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Recruiter Registration Now Open for GIA’s New York Jewelry Career Fair

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(Press Release)
Recruiters are now able to register online for the Gemological Institute of America’s New York Career Fair on Monday, July 25. The recruiting event will feature a panel discussion, one-on-one career coaching and hiring opportunities for various careers within the field.

Employers interested in recruiting at this year’s career fair can sign up by using the registration form, contacting GIA’s Career Services office at +1 (760) 603-4542, or emailing [email protected]

Susan Jacques, president and CEO of GIA, will moderate the opening panel “Job Success in Today’s Market.” The panel of industry leaders will include Rahul Kadakia, international head of jewelry for Christie’s; Steven Lagos, founder and chief creative director for LAGOS; Natalie Tjaden of Jewelry Television; and Yancy Weinrich, senior vice president of JCK.

The event is scheduled for Monday, July 25 from 8 a.m. to 1 p.m. Recruiting begins at 10:15 a.m. It will be held at the Javits Center, 1E Hall at 655 West 34th St., New York, NY 10001.

GIA hosted its first Jewelry Career Fair in 1991 in Santa Monica, CA. Since then, the event has expanded and linked gem and jewelry companies with future employees at more than 50 events in India, Las Vegas, New York and the GIA world headquarters in Carlsbad, CA. Following the New York event, the next GIA Jewelry Career Fair will take place in Carlsbad on Friday, Oct. 7.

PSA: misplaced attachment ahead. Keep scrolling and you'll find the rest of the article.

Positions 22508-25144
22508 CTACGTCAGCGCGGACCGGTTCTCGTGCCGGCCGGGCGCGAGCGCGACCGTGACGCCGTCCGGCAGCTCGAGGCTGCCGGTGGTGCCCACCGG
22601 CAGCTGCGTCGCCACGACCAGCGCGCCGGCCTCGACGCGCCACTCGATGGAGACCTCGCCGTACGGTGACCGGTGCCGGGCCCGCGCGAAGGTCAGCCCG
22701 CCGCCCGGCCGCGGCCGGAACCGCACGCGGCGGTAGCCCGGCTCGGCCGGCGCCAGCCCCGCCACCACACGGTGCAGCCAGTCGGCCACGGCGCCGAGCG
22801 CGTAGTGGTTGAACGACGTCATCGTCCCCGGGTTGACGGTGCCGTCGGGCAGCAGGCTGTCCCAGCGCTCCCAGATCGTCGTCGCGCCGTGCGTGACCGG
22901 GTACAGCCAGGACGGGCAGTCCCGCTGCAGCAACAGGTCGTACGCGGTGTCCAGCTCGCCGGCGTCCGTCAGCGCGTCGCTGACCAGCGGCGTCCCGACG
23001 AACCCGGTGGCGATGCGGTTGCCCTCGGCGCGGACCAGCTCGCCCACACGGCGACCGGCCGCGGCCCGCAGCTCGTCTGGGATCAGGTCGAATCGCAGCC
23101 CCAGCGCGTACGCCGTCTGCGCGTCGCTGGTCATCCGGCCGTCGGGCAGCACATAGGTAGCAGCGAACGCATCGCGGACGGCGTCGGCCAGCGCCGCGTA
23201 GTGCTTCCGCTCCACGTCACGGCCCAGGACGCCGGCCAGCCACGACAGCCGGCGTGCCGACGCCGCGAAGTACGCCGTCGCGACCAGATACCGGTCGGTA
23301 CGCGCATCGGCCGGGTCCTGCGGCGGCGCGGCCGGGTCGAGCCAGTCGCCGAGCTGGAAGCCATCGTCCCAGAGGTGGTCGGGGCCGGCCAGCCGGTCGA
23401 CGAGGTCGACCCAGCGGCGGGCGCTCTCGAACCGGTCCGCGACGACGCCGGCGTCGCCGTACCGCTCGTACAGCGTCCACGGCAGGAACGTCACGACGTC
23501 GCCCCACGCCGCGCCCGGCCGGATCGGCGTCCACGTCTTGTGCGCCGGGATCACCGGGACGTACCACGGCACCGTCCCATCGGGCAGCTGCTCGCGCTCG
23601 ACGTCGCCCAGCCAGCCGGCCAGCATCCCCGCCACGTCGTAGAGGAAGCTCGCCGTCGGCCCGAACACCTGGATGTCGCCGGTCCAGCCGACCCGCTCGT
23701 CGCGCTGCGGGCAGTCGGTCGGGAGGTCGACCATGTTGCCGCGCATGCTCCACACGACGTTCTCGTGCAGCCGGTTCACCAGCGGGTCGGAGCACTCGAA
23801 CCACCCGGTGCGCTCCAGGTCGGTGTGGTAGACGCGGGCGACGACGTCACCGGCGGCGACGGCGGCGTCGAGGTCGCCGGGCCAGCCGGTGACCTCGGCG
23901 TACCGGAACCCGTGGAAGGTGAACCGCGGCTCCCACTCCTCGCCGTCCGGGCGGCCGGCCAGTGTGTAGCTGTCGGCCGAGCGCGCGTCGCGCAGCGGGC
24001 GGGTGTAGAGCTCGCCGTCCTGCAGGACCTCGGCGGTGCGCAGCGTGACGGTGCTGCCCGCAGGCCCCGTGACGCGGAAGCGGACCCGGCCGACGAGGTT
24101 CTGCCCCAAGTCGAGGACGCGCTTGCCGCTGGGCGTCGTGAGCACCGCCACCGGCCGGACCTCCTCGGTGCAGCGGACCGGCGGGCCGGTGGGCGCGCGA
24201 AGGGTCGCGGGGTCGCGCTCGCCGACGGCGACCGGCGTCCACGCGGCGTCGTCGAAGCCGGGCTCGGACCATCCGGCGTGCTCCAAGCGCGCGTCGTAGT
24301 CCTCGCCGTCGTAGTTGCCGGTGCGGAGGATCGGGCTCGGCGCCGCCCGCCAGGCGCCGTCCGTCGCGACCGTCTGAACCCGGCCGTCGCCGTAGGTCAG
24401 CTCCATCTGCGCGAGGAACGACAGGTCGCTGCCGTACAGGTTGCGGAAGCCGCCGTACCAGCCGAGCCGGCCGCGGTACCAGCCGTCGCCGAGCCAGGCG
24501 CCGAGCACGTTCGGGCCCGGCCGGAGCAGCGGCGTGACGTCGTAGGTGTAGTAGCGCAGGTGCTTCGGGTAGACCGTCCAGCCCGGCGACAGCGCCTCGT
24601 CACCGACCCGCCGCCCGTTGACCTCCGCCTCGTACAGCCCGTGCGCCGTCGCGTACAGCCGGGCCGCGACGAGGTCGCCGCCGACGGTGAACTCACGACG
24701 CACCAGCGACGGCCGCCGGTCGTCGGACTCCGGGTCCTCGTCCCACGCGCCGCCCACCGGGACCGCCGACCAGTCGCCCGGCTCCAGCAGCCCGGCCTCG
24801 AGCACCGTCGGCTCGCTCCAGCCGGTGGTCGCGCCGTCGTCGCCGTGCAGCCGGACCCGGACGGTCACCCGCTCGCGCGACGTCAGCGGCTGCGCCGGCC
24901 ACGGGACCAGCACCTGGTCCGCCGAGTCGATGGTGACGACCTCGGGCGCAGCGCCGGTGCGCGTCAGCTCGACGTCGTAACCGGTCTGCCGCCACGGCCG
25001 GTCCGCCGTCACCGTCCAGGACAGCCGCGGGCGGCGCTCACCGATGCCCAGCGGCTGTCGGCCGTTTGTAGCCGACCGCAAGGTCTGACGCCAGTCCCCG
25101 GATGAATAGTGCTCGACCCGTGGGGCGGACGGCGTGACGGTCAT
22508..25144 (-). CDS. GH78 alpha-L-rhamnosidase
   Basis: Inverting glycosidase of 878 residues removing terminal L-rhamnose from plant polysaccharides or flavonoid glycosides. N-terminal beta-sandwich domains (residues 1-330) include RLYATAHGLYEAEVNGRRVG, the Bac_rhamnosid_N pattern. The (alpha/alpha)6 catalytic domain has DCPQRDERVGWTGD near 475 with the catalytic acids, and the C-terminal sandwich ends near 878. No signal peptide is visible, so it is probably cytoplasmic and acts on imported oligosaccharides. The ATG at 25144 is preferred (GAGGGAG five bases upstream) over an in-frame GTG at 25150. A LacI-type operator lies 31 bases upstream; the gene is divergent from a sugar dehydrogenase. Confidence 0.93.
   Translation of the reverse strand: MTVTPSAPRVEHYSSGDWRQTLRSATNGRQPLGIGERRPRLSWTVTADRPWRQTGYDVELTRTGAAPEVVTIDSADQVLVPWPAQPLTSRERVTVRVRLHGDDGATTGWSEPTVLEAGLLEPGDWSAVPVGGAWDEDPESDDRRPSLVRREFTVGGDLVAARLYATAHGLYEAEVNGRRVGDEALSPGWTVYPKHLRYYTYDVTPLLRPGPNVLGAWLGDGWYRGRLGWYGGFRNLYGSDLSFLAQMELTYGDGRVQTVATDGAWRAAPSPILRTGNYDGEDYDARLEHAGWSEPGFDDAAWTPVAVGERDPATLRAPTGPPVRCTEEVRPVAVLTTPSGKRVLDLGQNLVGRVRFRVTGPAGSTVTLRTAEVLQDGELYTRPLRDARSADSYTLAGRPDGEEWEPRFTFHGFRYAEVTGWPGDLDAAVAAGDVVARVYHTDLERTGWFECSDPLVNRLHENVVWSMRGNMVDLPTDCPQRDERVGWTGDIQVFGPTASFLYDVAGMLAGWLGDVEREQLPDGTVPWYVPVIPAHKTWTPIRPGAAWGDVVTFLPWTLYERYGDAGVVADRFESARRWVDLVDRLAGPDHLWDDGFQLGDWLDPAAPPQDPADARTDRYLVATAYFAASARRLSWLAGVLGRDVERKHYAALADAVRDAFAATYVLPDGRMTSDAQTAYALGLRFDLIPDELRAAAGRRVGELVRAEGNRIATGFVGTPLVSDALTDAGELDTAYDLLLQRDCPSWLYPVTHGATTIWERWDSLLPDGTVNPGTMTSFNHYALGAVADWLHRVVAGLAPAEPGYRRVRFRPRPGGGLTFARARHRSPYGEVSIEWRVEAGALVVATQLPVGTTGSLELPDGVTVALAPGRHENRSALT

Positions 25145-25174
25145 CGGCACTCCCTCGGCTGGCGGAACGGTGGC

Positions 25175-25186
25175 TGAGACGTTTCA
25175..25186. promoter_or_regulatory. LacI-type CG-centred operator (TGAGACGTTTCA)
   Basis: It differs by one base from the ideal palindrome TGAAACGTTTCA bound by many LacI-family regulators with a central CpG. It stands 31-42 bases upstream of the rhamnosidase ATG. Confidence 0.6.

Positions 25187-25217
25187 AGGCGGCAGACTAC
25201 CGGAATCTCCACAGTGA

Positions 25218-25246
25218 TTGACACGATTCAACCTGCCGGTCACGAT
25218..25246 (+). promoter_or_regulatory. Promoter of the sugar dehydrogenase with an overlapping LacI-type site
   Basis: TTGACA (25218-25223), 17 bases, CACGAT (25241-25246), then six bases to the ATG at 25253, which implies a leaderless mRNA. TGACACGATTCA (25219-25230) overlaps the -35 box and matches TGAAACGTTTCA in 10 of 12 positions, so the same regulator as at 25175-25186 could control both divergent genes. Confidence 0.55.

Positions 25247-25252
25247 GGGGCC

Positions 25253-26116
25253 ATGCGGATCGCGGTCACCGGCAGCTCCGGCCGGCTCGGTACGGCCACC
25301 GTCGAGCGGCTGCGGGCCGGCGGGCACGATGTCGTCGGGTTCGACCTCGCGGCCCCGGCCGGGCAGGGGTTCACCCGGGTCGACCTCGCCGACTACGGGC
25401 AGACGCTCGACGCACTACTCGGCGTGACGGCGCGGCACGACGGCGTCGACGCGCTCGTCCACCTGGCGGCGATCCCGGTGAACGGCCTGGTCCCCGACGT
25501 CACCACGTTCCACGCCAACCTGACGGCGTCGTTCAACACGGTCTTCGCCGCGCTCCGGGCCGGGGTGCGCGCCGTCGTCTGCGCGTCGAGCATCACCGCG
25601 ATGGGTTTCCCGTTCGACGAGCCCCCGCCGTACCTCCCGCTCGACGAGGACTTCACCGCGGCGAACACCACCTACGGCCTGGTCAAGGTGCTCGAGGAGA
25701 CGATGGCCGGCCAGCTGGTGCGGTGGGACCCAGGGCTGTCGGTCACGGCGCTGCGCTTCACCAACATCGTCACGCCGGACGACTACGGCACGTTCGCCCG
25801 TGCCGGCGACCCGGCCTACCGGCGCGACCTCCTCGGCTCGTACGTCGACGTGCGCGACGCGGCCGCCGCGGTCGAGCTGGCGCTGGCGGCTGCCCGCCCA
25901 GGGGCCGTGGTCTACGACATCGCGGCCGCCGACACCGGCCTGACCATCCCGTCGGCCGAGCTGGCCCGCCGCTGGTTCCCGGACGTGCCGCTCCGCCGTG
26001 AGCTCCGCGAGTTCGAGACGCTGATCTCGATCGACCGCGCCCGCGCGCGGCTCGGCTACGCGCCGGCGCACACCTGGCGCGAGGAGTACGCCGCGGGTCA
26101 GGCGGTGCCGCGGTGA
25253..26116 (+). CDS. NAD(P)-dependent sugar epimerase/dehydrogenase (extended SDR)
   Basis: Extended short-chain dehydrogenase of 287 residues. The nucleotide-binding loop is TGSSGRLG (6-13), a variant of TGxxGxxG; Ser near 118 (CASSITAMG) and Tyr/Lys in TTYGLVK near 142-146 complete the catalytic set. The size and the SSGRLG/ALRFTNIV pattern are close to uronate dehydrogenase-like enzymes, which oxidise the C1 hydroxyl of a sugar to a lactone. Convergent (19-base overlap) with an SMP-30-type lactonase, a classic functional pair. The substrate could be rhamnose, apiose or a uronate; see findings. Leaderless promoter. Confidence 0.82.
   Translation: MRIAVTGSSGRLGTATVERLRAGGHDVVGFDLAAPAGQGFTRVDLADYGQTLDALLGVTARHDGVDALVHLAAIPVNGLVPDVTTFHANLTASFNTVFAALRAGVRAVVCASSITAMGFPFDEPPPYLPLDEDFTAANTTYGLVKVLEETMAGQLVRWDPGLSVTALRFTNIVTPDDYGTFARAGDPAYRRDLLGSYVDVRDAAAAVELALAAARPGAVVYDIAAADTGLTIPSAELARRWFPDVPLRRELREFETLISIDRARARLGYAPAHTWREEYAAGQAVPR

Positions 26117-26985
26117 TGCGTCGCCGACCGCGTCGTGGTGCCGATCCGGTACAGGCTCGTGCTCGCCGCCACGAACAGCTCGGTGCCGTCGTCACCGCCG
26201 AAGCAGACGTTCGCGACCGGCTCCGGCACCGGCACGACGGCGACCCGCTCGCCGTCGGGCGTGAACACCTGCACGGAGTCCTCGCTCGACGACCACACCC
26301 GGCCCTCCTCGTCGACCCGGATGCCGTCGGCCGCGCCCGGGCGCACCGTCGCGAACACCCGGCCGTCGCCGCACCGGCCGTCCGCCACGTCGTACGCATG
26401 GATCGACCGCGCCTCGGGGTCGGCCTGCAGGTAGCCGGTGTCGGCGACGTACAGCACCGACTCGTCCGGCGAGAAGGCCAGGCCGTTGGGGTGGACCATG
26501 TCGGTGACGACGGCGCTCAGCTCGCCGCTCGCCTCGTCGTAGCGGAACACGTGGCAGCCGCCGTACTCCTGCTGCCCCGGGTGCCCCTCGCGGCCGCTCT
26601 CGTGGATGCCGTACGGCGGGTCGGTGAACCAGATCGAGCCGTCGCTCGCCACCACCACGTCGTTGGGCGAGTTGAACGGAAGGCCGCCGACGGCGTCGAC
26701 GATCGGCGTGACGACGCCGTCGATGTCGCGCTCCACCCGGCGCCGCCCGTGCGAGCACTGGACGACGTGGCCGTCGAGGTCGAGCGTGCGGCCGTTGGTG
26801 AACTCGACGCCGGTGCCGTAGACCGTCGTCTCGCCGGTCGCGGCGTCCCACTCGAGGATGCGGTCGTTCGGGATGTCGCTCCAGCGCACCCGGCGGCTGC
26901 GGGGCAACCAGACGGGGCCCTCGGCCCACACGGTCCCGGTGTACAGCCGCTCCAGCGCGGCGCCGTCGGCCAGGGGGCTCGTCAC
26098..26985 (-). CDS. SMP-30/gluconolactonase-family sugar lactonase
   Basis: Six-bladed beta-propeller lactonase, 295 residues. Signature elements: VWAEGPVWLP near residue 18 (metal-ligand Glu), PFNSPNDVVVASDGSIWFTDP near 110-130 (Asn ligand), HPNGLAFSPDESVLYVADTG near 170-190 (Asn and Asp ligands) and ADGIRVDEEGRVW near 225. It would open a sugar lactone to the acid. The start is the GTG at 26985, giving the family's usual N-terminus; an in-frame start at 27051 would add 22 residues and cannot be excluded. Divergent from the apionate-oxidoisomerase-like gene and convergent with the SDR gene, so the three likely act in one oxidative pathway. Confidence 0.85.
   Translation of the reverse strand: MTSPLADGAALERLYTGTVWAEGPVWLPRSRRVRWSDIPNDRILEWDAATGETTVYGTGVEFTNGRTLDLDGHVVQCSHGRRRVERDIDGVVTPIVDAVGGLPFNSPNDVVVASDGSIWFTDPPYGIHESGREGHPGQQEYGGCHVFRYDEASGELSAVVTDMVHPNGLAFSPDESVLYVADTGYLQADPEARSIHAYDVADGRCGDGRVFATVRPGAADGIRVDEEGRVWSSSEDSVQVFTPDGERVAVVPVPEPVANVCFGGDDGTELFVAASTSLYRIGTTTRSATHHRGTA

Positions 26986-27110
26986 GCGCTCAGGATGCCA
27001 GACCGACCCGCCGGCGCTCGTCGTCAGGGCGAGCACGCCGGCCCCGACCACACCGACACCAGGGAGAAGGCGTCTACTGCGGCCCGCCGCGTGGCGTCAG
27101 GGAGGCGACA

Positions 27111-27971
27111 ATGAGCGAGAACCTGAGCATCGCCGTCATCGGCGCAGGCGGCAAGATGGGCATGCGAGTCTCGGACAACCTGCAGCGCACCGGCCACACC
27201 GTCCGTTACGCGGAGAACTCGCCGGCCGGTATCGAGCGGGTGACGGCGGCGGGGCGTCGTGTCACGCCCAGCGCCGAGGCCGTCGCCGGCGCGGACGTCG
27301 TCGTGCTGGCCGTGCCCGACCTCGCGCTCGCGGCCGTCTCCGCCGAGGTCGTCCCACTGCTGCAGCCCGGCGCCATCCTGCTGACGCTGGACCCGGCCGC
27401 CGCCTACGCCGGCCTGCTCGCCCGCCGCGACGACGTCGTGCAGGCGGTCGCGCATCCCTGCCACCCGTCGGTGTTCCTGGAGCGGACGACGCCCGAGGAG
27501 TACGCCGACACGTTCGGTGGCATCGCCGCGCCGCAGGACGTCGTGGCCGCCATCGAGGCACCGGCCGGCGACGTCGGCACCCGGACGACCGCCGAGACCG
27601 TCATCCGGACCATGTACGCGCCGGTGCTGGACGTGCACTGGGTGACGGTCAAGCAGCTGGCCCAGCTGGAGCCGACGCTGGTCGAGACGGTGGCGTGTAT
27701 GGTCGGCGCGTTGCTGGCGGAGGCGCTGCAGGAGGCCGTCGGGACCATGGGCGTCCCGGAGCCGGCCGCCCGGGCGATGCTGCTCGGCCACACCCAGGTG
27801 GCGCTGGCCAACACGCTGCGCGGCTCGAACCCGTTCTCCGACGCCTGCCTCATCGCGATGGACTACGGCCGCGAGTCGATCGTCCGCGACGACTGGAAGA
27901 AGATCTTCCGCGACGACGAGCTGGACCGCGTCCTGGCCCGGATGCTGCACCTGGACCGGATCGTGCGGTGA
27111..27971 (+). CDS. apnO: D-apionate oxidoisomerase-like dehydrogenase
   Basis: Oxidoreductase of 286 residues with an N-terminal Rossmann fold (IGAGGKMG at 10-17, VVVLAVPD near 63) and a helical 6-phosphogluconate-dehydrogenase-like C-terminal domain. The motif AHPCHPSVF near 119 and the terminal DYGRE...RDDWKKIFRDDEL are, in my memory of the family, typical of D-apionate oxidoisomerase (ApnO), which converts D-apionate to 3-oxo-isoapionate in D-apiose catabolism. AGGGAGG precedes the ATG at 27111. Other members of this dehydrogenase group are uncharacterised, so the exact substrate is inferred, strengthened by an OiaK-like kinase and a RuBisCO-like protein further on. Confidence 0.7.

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For general information, email [email protected] or visit www.gia.edu/career-fair. The event is sponsored by JA New York.

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When Tom Moses decided to close one of the two Moses Jewelers stores in western Pennsylvania, it was time to call in the experts. After reviewing two candidates, Moses, a co-owner of the 72 year-old business, decided to go with Wilkerson. The sale went better than expected. Concerned about running it during the pandemic, Moses says it might have helped the sale. “People wanted to get out, so there was pent-up demand,” he says. “Folks were not traveling so there was disposable income, and we don’t recall a single client commenting to us, feeling uncomfortable. It was busy in here!” And perhaps most importantly, Wilkerson was easy to deal with, he says, and Susan, their personal Wilkerson consultant, was knowledgeable, organized and “really good.” Now, the company can focus on their remaining location — without the hassle of carrying over merchandise that either wouldn’t fit or hadn’t sold. “The decision to hire Wilkerson was a good one,” says Moses.

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